Persistence. People keep talking about how smart people are and that's great. But I think it comes down to a persistence and determination to make something happen. In the press you'll read about an overnight success. It's sounds easy in hindsight. But the reality is it's never an overnight success. Especially not the first time. People have been working on ideas and have been failing or not getting anywhere for years. I believe in being persistent and determined, setting clear goals and spending all your energy on going after them.
At the same time it's important to be somewhat realistic as well. When we raised our seed round, I talked to 125 investors to be able to get 10 investors to invest. I talked to a lot of people and there were a lot of no's involved in that process. I possibly could have given up earlier but their feedback just didn't make sense to me. The feedback was not good enough for me to say let's stop. If the customers had told me that the products makes no sense and I shouldn't be working on it, that probably would have been another outcome.
When you experience a setback, what do you do to keep going? How do you get unstuck?
It's developing an understanding of what I can do that we can take away from that. What could we have done better to make sure that next time we're not running into the exact same problem? And then I very quickly get back into problem-solving mode. So there is a time to be upset and vent and to be sad. And then there is a time to go back into [the mindset] that this is a problem but this is solvable problem. What are the next steps in order to be able to solve that and then figure out a plan of how to tackle it?
People who want to advocate for themselves don’t know always know how. What are actionable steps they can take to make themselves heard? What steps do you take?
Coming from Europe it was a different mindset compared to Silicon Valley where everyone talks about killing and crushing it. It is just a way of thinking that is very unfamiliar to me as a German. In Germany we're rather factual and not as extroverted. That was a big adjustment. The most important thing to keep in mind is to be authentic. Don't bend over backwards to pretend to be someone different, because you're not able to feel comfortable and confident if you're always trying to be someone else.
The first two and a half years, I was really trying to live up to other people's expectations around what they thought a good CEO should look like. But that's a huge change for my mental health.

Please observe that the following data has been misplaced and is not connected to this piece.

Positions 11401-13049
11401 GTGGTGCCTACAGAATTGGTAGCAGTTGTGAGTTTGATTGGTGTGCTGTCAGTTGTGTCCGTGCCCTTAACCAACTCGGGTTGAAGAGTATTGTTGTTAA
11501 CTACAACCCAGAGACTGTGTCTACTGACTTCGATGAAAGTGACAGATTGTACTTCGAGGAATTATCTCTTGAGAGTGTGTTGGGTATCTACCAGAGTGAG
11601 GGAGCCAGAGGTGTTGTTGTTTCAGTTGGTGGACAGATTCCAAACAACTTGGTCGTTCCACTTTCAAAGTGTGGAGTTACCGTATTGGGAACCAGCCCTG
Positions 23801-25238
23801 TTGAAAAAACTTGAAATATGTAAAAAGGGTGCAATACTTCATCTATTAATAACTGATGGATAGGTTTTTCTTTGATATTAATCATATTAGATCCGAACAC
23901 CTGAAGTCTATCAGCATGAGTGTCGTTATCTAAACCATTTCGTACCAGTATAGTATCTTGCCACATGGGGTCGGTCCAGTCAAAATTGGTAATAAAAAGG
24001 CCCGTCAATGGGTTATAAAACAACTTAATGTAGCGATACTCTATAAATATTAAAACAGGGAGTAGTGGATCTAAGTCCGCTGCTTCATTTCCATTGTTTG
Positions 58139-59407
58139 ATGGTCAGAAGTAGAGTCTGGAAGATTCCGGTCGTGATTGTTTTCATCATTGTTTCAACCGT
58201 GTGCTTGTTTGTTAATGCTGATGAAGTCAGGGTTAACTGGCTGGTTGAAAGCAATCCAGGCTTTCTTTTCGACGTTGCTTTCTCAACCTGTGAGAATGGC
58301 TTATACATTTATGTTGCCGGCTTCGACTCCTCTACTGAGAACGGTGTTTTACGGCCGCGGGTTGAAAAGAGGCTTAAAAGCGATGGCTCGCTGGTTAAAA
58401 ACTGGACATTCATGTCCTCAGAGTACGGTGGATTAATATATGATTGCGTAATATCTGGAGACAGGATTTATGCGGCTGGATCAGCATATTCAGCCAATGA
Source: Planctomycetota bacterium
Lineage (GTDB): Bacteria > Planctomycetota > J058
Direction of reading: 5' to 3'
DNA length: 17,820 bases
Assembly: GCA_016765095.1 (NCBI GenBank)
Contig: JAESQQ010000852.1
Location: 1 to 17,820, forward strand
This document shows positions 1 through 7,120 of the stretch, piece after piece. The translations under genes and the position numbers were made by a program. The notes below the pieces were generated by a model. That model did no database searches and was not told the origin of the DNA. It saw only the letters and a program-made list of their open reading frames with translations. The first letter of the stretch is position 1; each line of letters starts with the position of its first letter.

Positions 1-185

Has there been a counterintuitive or surprising way you've opened doors for yourself?
Personally I prefer to underpromise and overdeliver. I never put a number out there that would be insane to meet just to make investors or potential partners happy in that particular meeting. We always try to put a number out there that it is realistic, even a little lower, and then when we over deliver on these expectations. I've made a lot of friends and often mentors through being vulnerable about my fears and challenges. The best kinds of conversations that I've had is talking about them. It's easy to small talk about how we're all killing and crushing it but then the conversation goes nowhere. When people ask me, how's the company doing, or how are you, and something's not going well and these are people I trust, I'm very up front about it and I get really good advice from them by opening up.
Was there a blindspot that you had about leadership and opportunity you worked to change within yourself?
Because I'm a first-time founder in my 20s, I'm still learning about my own identity, who I want to be and what my leadership style is, and then you're being put into a mold where there are all these expectations from everyone else what they think good leadership is. The leaders used as examples are all male. It's not very realistic. Learning that I don't need to be like Mark Zuckerberg or Steve Jobs -- I can figure out what Laura wants to be like. It's a fine balance between being persistent and being determined and being what is considered "too much" in today's society for a women to be. I really don't care. If I need to be bossy in order for the company to be successful, so be it. And as long as we're doing it the right way, it doesn't matter what other people say.
Nina Zipkin is a staff writer at Entrepreneur.com. She frequently covers leadership, media, tech, startups, culture and workplace trends.